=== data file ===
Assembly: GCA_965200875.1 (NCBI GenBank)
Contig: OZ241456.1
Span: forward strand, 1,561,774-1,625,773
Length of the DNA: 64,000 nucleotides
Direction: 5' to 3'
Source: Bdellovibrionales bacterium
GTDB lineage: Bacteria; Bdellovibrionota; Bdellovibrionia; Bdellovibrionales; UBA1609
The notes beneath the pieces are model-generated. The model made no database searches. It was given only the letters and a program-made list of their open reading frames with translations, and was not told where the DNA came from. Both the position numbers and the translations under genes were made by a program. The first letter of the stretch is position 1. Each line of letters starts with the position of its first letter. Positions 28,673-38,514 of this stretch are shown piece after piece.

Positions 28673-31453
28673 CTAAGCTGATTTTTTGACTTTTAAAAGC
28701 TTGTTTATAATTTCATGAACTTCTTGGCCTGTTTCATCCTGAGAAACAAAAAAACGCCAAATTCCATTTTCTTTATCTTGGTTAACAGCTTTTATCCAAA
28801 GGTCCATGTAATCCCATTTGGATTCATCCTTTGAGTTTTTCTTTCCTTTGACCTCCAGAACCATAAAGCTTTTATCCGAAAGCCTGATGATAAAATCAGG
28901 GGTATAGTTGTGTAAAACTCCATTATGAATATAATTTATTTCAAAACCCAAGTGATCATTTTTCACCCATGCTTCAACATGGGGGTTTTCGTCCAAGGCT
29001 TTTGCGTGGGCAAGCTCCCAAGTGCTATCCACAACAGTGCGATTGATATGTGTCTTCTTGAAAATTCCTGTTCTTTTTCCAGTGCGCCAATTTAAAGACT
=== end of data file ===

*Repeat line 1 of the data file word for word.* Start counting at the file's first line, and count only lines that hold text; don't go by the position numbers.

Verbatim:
Assembly: GCA_965200875.1 (NCBI GenBank)